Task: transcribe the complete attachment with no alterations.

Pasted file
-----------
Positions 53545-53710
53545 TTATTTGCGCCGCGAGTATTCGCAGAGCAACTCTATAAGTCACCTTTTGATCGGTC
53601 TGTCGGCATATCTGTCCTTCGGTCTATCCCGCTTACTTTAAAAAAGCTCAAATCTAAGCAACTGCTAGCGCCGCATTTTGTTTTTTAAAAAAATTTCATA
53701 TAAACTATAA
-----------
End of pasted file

Positions 53545-53710
53545 TTATTTGCGCCGCGAGTATTCGCAGAGCAACTCTATAAGTCACCTTTTGATCGGTC
53601 TGTCGGCATATCTGTCCTTCGGTCTATCCCGCTTACTTTAAAAAAGCTCAAATCTAAGCAACTGCTAGCGCCGCATTTTGTTTTTTAAAAAAATTTCATA
53701 TAAACTATAA